Horseracing Legend Seabiscuit has Napa Valley Connection
Before he was a grape grower and winemaker, Jim Fresquez of RustRidge Ranch & Winery in St. Helena, trained race horses at Santa Anita & Hollywood Park. Fresquez began as an exercise rider and eventually worked for Petaluma native, M.E. "Buster" Millerick. Millerick, the Hall of Fame trainer who trained Native Diver, the first California racehorse to win a million dollars and the winner of three consecutive Hollywood Gold Cups, was part of the team that trained Seabiscuit, the 1930's racing legend. In 1935, Millerick, an up and coming trainer, was hired by Charles S. Howard to train his racehorses. "Silent" Tom Smith, an insider in the Eastern-racing establishment, was hired by Howard to build a world-class stable. Shortly thereafter, Howard purchased Seabiscuit and Smith took the reins as his trainer with Millerick as his assistant.
In the early 1980's, Fresquez exercised horses for the reclusive, secretive and absolutely regimental Millerick. Fresquez feels Millerick's character was shaped by his experiences with Seabiscuit's celebrity. Millerick continued to train for C. S. Howard and his family after Seabiscuit retired. After Howard's death, Millerick inherited Seabiscuit's trunk containing his saddle, helmet, twitch and whip. On Millerick's death, his widow Martha gave Fresquez the trunk and all of Millerick's tack, medicines, training charts and other items. Fresquez continued to use many of these items over the years for his own stable. In 1990, when Fresquez and his wife Susan took over RustRidge Ranch and Winery, they decided to display these items in the Bed and Breakfast.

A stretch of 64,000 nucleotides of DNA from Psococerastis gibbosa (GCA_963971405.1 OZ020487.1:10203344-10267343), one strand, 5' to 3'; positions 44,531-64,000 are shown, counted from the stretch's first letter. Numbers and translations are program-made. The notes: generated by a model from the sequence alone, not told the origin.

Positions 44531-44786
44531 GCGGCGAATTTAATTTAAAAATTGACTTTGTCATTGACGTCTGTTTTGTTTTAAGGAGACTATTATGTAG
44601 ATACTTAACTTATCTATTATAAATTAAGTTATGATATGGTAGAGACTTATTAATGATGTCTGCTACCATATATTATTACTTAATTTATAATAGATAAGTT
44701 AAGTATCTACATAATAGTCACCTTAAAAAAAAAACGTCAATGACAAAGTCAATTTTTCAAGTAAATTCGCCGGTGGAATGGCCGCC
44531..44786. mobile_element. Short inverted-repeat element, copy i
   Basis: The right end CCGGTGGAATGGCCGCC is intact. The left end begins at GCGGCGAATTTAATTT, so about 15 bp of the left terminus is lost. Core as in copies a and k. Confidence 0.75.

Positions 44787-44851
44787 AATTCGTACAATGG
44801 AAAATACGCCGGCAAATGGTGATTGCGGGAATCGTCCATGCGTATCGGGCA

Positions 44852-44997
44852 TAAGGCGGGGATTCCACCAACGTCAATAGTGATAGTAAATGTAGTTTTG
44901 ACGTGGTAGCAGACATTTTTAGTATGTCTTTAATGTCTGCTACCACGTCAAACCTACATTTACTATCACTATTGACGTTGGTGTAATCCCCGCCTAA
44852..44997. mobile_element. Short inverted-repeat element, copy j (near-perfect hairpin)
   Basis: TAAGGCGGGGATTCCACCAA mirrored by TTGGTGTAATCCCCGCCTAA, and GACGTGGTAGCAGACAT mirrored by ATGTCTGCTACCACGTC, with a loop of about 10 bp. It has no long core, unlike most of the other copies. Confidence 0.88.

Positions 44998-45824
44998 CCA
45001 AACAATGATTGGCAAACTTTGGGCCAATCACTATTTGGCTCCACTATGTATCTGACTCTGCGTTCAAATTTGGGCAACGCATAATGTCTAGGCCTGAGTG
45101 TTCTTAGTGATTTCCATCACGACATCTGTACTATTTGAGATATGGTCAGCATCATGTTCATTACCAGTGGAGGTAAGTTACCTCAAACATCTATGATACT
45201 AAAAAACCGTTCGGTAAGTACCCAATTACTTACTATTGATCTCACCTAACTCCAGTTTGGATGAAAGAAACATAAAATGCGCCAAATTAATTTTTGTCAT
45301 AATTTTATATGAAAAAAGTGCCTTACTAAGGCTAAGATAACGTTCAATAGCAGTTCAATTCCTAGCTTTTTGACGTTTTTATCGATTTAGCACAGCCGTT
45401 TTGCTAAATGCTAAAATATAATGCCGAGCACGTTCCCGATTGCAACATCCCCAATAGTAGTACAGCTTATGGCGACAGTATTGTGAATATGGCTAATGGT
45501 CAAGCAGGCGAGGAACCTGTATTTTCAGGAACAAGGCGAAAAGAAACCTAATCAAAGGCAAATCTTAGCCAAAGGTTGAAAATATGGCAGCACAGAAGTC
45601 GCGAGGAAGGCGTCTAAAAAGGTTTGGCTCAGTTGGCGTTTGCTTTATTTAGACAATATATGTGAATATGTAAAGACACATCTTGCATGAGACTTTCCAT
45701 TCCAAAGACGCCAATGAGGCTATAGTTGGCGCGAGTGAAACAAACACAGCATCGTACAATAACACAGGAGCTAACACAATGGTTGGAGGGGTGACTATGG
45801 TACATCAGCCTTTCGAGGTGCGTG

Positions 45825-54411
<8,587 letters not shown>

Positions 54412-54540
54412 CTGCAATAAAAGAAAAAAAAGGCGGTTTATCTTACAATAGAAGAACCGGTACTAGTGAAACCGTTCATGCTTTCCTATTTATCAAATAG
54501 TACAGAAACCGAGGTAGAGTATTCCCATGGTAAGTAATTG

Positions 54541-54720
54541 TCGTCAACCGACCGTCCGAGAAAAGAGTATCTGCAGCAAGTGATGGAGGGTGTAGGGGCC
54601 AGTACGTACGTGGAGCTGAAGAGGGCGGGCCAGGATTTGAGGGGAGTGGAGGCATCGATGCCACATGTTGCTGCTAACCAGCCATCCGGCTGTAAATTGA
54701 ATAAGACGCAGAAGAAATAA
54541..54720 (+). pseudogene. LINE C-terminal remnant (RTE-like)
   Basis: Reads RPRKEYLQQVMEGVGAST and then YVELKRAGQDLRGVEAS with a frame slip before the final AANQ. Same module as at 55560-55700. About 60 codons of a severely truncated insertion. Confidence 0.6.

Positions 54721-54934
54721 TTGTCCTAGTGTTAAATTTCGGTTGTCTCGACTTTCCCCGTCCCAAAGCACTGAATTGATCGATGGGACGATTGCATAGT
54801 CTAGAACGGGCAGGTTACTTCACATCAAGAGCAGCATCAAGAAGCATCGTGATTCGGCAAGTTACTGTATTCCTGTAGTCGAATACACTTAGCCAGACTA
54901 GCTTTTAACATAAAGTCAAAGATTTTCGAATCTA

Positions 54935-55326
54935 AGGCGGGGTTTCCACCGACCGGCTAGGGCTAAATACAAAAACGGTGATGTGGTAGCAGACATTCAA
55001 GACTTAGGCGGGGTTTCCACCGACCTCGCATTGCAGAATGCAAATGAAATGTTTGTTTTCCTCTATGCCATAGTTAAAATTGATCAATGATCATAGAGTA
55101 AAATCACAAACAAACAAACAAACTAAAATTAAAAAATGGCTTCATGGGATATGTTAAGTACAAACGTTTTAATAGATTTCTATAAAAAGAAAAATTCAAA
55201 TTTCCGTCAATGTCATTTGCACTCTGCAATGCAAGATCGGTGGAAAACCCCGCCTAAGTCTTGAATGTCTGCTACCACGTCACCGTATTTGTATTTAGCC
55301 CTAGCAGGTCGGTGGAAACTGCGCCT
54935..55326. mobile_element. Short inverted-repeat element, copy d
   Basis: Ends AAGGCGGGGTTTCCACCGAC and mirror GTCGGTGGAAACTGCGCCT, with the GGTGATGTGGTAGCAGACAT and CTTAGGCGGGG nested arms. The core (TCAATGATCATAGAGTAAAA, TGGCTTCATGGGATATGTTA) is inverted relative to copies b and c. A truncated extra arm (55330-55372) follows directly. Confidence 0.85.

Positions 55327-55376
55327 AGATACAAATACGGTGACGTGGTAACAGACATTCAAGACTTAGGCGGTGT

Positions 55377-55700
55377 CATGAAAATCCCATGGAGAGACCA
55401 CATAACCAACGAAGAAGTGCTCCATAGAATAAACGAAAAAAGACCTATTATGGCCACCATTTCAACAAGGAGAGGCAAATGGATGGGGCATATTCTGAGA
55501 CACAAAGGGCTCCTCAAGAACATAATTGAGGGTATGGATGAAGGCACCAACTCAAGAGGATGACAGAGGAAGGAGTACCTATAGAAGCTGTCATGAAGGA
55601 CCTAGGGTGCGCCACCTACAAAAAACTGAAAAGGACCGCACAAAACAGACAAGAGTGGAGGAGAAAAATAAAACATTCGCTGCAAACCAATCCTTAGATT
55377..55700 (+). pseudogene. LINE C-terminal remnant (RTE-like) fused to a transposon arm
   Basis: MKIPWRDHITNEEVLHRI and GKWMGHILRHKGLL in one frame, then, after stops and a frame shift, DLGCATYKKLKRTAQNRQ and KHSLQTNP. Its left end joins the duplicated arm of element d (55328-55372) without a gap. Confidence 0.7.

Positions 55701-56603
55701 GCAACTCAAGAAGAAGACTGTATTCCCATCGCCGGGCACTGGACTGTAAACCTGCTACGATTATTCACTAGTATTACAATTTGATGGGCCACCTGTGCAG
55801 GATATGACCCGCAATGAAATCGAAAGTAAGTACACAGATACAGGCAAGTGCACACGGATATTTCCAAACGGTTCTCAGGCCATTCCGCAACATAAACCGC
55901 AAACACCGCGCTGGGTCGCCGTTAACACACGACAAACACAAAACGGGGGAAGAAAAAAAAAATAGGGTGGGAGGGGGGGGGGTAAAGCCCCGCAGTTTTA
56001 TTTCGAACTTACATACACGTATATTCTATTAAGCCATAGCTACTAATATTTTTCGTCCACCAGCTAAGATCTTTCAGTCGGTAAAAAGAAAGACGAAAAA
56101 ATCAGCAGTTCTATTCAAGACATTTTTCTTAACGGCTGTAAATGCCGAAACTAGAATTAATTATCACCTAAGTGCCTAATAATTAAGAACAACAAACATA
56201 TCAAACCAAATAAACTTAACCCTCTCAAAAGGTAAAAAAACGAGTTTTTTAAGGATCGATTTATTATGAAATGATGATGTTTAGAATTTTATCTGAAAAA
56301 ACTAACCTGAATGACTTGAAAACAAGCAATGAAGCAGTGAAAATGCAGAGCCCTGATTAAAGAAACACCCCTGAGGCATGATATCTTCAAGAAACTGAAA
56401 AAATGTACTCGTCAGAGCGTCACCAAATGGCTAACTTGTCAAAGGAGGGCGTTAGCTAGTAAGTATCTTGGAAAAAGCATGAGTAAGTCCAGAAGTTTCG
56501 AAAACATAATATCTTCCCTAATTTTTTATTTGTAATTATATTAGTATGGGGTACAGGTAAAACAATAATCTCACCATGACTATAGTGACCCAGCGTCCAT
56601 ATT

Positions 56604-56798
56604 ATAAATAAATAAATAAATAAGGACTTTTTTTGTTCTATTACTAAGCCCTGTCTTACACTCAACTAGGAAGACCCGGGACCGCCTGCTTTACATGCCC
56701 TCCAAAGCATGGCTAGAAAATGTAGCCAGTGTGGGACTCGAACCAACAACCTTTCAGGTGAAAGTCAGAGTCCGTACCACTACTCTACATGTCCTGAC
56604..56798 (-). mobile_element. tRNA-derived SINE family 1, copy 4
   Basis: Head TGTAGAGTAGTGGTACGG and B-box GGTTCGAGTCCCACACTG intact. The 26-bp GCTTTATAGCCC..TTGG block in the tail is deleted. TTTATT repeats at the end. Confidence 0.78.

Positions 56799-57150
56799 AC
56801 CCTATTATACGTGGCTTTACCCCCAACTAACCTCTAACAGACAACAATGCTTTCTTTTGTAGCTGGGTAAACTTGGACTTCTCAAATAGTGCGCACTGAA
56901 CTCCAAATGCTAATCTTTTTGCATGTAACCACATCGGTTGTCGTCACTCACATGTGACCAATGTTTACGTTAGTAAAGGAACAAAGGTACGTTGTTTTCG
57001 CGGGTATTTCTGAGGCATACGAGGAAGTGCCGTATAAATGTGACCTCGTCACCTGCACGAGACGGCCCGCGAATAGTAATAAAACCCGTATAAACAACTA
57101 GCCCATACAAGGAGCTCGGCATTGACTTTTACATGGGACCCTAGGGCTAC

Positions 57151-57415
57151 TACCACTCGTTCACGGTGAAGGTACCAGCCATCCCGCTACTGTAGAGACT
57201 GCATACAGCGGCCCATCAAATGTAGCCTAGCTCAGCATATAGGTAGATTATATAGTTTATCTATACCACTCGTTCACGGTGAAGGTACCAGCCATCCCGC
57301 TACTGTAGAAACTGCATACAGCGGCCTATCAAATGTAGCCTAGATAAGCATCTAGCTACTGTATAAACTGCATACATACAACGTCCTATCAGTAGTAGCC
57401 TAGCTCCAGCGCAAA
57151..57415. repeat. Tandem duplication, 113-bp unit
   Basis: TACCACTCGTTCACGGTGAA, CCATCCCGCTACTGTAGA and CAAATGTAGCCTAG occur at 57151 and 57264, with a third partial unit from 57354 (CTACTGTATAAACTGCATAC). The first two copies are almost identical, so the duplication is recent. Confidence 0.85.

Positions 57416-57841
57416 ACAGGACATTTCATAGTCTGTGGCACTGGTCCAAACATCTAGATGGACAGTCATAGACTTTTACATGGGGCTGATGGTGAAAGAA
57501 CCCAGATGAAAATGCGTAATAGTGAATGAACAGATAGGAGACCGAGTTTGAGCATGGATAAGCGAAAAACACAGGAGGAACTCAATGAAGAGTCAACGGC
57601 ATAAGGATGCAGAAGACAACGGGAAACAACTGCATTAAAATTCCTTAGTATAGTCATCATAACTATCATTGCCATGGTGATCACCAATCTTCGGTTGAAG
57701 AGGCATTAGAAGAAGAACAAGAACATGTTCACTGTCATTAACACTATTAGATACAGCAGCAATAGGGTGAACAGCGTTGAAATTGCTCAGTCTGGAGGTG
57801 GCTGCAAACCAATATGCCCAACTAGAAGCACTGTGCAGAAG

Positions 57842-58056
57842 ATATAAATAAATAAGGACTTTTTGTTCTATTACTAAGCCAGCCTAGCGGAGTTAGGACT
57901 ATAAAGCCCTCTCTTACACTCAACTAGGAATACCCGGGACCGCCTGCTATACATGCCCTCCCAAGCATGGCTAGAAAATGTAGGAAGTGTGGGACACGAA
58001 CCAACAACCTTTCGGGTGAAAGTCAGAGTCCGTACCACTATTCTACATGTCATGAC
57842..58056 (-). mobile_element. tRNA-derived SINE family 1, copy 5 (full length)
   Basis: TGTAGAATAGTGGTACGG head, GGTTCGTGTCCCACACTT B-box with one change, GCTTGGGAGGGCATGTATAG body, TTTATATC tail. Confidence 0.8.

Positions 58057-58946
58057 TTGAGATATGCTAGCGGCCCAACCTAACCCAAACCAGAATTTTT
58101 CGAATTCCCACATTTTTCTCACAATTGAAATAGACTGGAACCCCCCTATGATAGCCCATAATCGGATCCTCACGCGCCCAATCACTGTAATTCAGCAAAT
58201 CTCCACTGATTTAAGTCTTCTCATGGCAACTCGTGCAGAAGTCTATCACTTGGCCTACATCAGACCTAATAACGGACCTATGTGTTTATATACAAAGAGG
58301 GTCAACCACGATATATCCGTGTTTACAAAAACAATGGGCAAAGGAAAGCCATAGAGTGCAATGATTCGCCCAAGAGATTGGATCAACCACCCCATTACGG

In Fall 2002, a guest told them that a special Seabiscuit exhibit was being assembled at the Mendocino County Museum in Willits, near Ridgewood Ranch, the home of Seabiscuit. Early this year, Elaine Hamby, the museum curator, and Herb Pruett, the museum director, contacted Fresquez regarding the Seabiscuit memorabilia. Hamby was able to authenticate the items and asked Fresquez if he would be willing to lend them to the museum. Fresquez loaned the items to the museum for their exhibit. In November 2004, the items were returned to RustRidge.